Blow: How to respond to childish taunts meant to go viral

When members of Congress descend into click-bait-intended insults, has all focus on legislating been lost?

By Charles M. Blow / The New York Times

Why, exactly, was Rep. Marjorie Taylor Greene’s dig at Rep. Jasmine Crockett’s fake eyelashes so upsetting?

The two members of the House Oversight Committee tore into each other last week in a verbal assault that was widely seen as a new low for personal relationships in this polarized Congress. Greene, R-Ga., began the descent by saying to Crockett, D-Texas, that her “fake eyelashes are messing up what you’re reading.”

For Crockett, it was about much more than a rules violation for attacking another member’s physical appearance. For her, it was an insinuation of inferiority.

As Crockett told me, “It triggered me because MAGA is constantly on social media doing all these wild memes about my lashes and talking about my nails.” She continued, “They call me ghetto trash and DEI hire.”

Greene, in that moment, became the personification of her online harassment, Crockett said.

“I interpreted that as not, ‘oh girl, you don’t need to wear lashes because you’re more than enough and you’re beautiful,’” she said, “I interpreted that as, ‘you’re basically like, oh, you ghetto piece of trash.’”

So, Crockett shot back with her one insult about Greene’s appearance, asking the committee chair, “I’m just curious, just to better understand your ruling, if someone on this committee then starts talking about somebody’s bleach-blonde, bad-built, butch body, that would not be engaging in personalities, correct?”

The alliteration became a viral sensation. People made songs about it. Crockett herself is making apparel featuring the phrase, and she moved to trademark the term.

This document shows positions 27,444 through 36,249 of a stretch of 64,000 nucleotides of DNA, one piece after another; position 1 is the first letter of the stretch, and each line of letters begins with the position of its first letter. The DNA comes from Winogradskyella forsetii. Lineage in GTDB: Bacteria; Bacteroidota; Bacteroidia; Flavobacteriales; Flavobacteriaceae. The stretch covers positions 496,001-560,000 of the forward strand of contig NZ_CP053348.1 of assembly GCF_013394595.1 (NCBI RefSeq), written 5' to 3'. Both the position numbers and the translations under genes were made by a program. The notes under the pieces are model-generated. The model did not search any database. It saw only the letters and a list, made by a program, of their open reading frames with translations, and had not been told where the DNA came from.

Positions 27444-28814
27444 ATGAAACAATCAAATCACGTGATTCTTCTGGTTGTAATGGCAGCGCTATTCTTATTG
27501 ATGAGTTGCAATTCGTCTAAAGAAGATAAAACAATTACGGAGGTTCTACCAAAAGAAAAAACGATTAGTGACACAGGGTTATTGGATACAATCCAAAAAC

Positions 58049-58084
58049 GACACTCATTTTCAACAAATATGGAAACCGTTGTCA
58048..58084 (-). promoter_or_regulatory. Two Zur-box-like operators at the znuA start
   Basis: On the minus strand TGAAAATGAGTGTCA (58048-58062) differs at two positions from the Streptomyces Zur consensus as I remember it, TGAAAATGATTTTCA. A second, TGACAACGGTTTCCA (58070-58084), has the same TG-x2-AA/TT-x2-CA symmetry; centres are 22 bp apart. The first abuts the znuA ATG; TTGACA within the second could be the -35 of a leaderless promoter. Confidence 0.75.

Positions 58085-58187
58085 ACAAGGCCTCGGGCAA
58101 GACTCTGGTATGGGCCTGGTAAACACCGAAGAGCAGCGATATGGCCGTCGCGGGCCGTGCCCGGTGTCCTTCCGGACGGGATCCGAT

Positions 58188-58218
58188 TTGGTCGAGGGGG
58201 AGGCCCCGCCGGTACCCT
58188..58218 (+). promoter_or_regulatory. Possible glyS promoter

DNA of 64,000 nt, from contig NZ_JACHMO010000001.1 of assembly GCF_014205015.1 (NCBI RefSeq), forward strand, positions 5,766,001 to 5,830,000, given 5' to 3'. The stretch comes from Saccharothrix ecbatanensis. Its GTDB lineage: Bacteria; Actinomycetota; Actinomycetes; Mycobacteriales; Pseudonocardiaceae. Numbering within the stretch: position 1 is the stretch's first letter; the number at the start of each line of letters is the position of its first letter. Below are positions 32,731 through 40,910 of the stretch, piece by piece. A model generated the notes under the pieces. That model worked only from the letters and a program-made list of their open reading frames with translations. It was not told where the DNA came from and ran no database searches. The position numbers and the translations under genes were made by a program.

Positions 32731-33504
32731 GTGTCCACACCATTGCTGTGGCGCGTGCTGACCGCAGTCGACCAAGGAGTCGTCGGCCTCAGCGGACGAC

Crockett has gained a reputation for producing such moments. But the incident also speaks to the nature of the modern Congress, in which spectacle generates its own form of power, in which being a social media clip star is just as important as being an advancer of legislation.

This is not to defend Greene in any way. She is a bully who has proved to be a bona fide stunt queen, exploiting outrage for personal advancement. I think Crockett was right when she told me, “People have really been waiting on someone to put her in her place, because she’s been so out of place and so outlandish this entire time.”

And yet, going toe to toe and tit for tat with someone like Greene is also to descend into chaos, and ultimately into indecorous absurdities, because that is precisely where Greene is most comfortable.

Even Crockett concedes that the clipbait-ification of Congress is a bad thing, saying, “I really dislike that social media and virality is playing a part in legislating.”

But she offered an explanation for her own actions: “I don’t try to create these moments, but I think that what’s happening is that Democrats have been craving someone who would be responsive in the moment to misinformation and disinformation and do it in a very forceful way.”

In her view, it is the motivation that matters most: standing for truth vs. standing for institutional and societal degradation.

The problem is that the country has been lied to so often and for so long that many people can only see their party’s representatives on the noble side of that equation.

This article originally appeared in The New York Times.

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